Posted by: PPHR | March 22, 2010

HRH Prince Edward in Town…What, no Lizzie?

23 March 2010 By Ashley McMillan

Whilst not as tumultuous as the previous Olympic experience, this week has certainly seen its share of excitement.

Medals galore for the Russian team who continually made up for the Olympic team’s shortcomings. Shocks all round as the Canadian sled-hockey team fail to beat Japan in their semi-final game (well, shocks to the Canadians anyhow) and news that the Earl of Wessex (Charlie’s younger brother, Prince Edward to the rest of us) has been in attendance at many of the events and has also appeared at the closing ceremony, together with the Canadian Premier Stephen Harper. They both chatted to some of the hundreds of volunteer workers who kept this stage and town flowing throughout and the Prince asked some if they would be volunteering for the London 2012 games. Attending the events was perhaps a ‘given’ when you consider that his Royal Highness is the patron of the British Paralympics Association, but nonetheless, it was good to see his commitment to highlighting their cause, supporting from the front and going some small way to justifying the taxpayers millions that line his royal pockets.

The lowering of the flag and dowsing of the enduring torch late on Sunday formally ended 10 celebrated days of competition with more than 500 athletes from 44 countries in alpine skiing, biathlon and cross-country skiing, held in Whistler, and wheel-chair curling and ice sledge hockey in Vancouver. The flag was then formally presented to Russian officials, setting the wheels in motion for the next winter games in Sochi in four years.

This has proved to be the most successful Paralympics to-date and reached its biggest television audience in history. I guess it’s a sign of the times then that globally it was viewed by record levels also via the internet as well. To harness these new levels of awareness and interest, it is widely speculated that the organizing committees will actively measure for appetite of other sporting events, such as board and ski cross, speed skating, etc to add to future Paralympics, attracting a bigger audience, impact and hopefully receiving more sponsorship partners.

To be expected, there has been much talk about what went on before us all here and everyone has been happy to express their ‘expert’ opinion, commentary and suggestions – So, to leave you with one piece of post events gondola gossip from the Olympics, for anyone who’s interested in the world of Alpine skiing, was something I picked up from one of the alpine events commentators, eager to put in a few turns of his own for a change and share some thoughts with me in a ride up the hill.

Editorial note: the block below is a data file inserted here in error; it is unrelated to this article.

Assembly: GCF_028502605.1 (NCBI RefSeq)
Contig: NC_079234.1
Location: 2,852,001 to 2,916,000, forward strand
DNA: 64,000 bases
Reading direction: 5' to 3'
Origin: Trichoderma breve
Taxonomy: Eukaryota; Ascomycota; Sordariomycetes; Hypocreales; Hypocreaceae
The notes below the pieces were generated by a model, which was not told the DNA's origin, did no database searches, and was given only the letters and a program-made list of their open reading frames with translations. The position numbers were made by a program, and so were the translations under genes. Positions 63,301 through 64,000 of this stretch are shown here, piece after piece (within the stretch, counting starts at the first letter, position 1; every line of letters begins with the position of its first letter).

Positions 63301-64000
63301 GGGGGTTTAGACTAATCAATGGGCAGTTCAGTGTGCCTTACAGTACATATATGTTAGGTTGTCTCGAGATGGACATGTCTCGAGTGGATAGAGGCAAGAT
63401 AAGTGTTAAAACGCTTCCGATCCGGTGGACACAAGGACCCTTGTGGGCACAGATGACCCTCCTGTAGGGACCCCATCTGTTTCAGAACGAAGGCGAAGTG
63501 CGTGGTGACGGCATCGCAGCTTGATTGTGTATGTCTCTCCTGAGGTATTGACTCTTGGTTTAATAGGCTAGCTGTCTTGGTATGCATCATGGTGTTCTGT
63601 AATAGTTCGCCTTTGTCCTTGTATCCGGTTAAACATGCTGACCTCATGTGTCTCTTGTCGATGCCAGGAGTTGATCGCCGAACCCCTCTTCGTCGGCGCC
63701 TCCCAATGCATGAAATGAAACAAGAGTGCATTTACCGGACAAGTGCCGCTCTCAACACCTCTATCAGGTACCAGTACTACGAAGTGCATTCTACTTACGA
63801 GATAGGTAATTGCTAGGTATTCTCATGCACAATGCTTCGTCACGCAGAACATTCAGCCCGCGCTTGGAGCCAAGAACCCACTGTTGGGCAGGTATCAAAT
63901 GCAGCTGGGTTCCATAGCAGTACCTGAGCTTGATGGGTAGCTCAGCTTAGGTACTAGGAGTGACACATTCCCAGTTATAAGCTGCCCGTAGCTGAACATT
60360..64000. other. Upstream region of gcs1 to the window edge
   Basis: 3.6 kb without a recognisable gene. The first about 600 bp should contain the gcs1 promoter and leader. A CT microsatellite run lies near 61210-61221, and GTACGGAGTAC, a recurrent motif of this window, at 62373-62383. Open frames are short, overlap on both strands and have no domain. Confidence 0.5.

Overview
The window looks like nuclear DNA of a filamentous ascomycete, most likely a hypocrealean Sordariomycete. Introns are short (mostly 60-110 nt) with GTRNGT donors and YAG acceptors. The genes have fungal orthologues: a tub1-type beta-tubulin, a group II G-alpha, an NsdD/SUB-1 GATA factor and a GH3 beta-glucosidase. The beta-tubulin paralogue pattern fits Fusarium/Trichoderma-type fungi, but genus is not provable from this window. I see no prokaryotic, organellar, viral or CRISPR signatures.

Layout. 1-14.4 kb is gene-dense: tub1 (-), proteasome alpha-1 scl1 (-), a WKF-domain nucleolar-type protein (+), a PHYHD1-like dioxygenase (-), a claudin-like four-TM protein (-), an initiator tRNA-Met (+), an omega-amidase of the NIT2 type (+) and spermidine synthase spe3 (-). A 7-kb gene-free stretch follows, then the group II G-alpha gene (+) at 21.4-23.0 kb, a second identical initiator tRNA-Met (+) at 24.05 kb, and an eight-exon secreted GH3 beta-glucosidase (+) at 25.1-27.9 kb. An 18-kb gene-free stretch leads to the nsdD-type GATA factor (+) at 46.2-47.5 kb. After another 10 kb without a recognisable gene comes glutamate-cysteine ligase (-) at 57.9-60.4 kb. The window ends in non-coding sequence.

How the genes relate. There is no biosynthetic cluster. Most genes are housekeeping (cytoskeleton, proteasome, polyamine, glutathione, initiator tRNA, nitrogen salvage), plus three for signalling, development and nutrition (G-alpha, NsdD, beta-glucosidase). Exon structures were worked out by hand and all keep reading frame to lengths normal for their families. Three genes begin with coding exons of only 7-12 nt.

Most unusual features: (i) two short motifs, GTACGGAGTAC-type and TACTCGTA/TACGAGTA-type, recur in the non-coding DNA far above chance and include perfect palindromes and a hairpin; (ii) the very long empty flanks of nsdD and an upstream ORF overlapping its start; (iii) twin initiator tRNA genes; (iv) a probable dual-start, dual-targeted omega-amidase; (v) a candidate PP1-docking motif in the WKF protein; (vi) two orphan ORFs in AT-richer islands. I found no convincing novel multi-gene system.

– Apparently there are those who have perhaps questioned the outstanding and picture perfect Lindsey Vonn’s sportsmanship in the aftermath of her recent Olympic slalom crash. She has a fierce rivalry with her compatriot Julia Mancuso (amongst others of course…), who was set to follow her out of the gates in an event for which she was the defending Olympic champion. Lindsey was out of the gates first and crashed way down the course. Now, instead of moving out of the way, she ‘made the most’, some would say, of her crash and ensured that because her body was in the way on the course, that the following athlete’s run would have to be stopped. This just happened to be Ms Mancuso and forced her to have to ride back up to the starting gate on the back of a snowmobile. In the interim, several other athletes took their turn on the course, creating bigger and deeper ruts which would further affect any following skier’s runs. When Ms Mancuso was finally allowed to step up and take her run (officials had given her a hard time about not skiing all the way down and taking the official gondola back up, to which she protested in view of the race ski’s she was on, prepped specifically for this run with appropriate wax, etc and then wouldn’t let her enter the starting area initially without further protestation and gestures on her part), she was already in tears, apparently over the stress she’d been made to endure. Consequently, one of the hot medal favourites finished outside the top ten. Now, believe what you will of course…gamesmanship? Who knows?